Xbox One is soon getting its first BitTorrent client with Torrex

BitTorrent clients are super typical these days from PCs to smartphones, but one area we have not seen them often is on our TV. That may be changing soon as the developers at Finebits OÜ are working on bringing their universal app to the gaming console.

Finebits OÜ already has Torrex and Torrex Pro as 8.1 apps that can also run on Windows 10. However, the company is in the late stages of beta testing their native Windows 10 UWP app, which will run everywhere including phone, PC, HoloLens, and the Xbox One.

Currently, Torrex for Windows 10 is in private beta testing though I was allowed a sneak peek. While the Windows 10 version has many similarities to the 8.1 one being able to run it on the Xbox One is the real treat.

There are some limitations with Torrex on the console such as not being able to transfer the Torrent from Edge to Torrex directly. Finebits OÜ tells me that they will release their "own browser" for the Xbox One shortly, which will "download files and open all magnet links."

Very cool stuff.

For now, I use an external thumb drive with the torrent trackers already downloaded.

Torrex on the Xbox does let you download, seed, and even play, and video files downloaded. The app can run in the background a bit too, but eventually, it may time out. Finebits OÜ will be making more UI changes as well as this is the Windows 10 version just ported to the gaming console.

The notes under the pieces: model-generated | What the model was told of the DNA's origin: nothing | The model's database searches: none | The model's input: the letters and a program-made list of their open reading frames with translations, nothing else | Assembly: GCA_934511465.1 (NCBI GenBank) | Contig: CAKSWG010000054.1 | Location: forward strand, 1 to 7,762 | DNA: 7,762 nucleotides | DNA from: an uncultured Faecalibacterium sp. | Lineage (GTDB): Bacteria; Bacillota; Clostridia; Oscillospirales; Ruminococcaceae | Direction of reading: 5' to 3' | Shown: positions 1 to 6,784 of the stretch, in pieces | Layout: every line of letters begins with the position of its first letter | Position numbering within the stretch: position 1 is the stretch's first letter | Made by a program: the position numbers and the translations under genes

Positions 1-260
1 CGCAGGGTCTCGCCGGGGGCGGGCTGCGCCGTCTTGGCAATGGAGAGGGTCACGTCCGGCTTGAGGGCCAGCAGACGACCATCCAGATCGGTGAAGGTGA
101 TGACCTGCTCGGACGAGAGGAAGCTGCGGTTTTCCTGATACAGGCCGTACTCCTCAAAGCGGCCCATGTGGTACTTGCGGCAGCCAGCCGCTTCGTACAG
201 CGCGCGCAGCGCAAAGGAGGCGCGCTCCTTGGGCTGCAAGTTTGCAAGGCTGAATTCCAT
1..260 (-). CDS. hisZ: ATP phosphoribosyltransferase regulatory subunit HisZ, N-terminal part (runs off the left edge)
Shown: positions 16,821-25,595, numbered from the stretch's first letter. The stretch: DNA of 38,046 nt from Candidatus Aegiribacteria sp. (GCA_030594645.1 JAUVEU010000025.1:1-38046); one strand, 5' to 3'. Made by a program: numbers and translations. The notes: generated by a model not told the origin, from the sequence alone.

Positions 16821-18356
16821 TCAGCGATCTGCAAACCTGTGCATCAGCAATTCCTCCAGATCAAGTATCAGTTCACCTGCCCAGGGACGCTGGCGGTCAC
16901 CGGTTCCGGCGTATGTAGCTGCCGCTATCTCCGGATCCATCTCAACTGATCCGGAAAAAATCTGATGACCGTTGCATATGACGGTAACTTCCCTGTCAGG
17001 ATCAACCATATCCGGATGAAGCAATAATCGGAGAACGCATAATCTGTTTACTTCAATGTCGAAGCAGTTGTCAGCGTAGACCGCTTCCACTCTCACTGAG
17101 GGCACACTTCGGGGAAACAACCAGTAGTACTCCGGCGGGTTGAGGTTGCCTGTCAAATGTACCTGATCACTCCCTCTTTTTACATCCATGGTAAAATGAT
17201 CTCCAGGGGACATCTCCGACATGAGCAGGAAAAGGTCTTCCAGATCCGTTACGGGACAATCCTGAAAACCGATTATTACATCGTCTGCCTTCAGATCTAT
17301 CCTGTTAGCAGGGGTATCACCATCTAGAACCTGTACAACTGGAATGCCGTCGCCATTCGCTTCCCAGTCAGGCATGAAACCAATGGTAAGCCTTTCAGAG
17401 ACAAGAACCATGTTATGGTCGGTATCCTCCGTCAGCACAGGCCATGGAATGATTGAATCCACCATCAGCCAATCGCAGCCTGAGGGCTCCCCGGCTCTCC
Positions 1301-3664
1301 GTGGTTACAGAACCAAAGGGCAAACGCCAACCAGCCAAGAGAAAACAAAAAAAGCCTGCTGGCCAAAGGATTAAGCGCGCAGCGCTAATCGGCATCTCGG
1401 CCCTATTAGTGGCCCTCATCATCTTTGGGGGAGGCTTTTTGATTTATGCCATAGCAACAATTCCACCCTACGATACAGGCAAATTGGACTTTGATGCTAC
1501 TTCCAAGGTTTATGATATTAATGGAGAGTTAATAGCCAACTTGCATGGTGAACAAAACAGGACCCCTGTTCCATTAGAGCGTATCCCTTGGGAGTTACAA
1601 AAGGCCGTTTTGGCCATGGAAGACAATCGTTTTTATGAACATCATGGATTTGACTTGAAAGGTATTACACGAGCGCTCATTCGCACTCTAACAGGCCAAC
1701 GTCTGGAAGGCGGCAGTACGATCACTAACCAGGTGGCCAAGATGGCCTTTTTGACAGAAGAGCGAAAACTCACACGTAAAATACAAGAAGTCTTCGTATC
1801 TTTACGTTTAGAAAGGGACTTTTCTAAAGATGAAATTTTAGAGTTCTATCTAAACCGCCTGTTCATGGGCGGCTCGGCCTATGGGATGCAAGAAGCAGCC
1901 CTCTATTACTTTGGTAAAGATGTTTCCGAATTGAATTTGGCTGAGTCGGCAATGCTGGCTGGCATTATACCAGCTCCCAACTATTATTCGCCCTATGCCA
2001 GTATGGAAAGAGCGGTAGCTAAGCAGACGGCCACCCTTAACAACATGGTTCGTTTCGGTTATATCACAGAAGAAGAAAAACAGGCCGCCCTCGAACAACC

Putting Torrex on the Xbox One is a momentous achievement as it demonstrates how the console is quickly turning into just another Windows 10 machine.

I'll keep you posted on when Torrex for Windows 10 and Xbox hits the Store. For now, you can try the current 8.1 version linked below.

QR: torrex

Daniel Rubino

Daniel Rubino is the Editor-in-chief of Windows Central. He is also the head reviewer, podcast co-host, and analyst. He has been covering Microsoft since 2007, when this site was called WMExperts (and later Windows Phone Central). His interests include Windows, laptops, next-gen computing, and watches. He has been reviewing laptops since 2015 and is particularly fond of 2-in-1 convertibles, ARM processors, new form factors, and thin-and-light PCs. Before all this tech stuff, he worked on a Ph.D. in linguistics, watched people sleep (for medical purposes!), and ran the projectors at movie theaters because it was fun.